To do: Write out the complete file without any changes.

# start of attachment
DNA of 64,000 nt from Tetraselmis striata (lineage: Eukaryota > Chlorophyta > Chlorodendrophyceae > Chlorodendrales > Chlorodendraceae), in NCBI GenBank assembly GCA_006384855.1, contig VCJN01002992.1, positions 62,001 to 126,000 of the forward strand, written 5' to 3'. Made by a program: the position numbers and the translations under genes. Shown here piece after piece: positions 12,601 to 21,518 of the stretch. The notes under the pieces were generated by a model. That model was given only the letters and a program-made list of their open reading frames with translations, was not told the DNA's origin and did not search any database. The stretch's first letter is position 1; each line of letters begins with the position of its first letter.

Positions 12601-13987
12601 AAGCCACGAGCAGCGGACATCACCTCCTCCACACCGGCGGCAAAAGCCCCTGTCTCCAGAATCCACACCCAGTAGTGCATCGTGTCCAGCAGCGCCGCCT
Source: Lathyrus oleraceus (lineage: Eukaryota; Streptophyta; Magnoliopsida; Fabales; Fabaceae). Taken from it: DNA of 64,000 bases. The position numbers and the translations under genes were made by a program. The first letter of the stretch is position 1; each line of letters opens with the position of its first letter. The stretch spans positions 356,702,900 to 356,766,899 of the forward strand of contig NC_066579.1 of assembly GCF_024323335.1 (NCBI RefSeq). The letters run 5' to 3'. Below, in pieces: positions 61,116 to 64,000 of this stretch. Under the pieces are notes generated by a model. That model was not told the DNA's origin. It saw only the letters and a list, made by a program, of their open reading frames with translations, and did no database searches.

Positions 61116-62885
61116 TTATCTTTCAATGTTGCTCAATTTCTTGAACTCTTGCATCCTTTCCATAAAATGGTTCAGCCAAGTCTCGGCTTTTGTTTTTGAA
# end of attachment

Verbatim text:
DNA of 64,000 nt from Tetraselmis striata (lineage: Eukaryota > Chlorophyta > Chlorodendrophyceae > Chlorodendrales > Chlorodendraceae), in NCBI GenBank assembly GCA_006384855.1, contig VCJN01002992.1, positions 62,001 to 126,000 of the forward strand, written 5' to 3'. Made by a program: the position numbers and the translations under genes. Shown here piece after piece: positions 12,601 to 21,518 of the stretch. The notes under the pieces were generated by a model. That model was given only the letters and a program-made list of their open reading frames with translations, was not told the DNA's origin and did not search any database. The stretch's first letter is position 1; each line of letters begins with the position of its first letter.

Positions 12601-13987
12601 AAGCCACGAGCAGCGGACATCACCTCCTCCACACCGGCGGCAAAAGCCCCTGTCTCCAGAATCCACACCCAGTAGTGCATCGTGTCCAGCAGCGCCGCCT
Source: Lathyrus oleraceus (lineage: Eukaryota; Streptophyta; Magnoliopsida; Fabales; Fabaceae). Taken from it: DNA of 64,000 bases. The position numbers and the translations under genes were made by a program. The first letter of the stretch is position 1; each line of letters opens with the position of its first letter. The stretch spans positions 356,702,900 to 356,766,899 of the forward strand of contig NC_066579.1 of assembly GCF_024323335.1 (NCBI RefSeq). The letters run 5' to 3'. Below, in pieces: positions 61,116 to 64,000 of this stretch. Under the pieces are notes generated by a model. That model was not told the DNA's origin. It saw only the letters and a list, made by a program, of their open reading frames with translations, and did no database searches.

Positions 61116-62885
61116 TTATCTTTCAATGTTGCTCAATTTCTTGAACTCTTGCATCCTTTCCATAAAATGGTTCAGCCAAGTCTCGGCTTTTGTTTTTGAA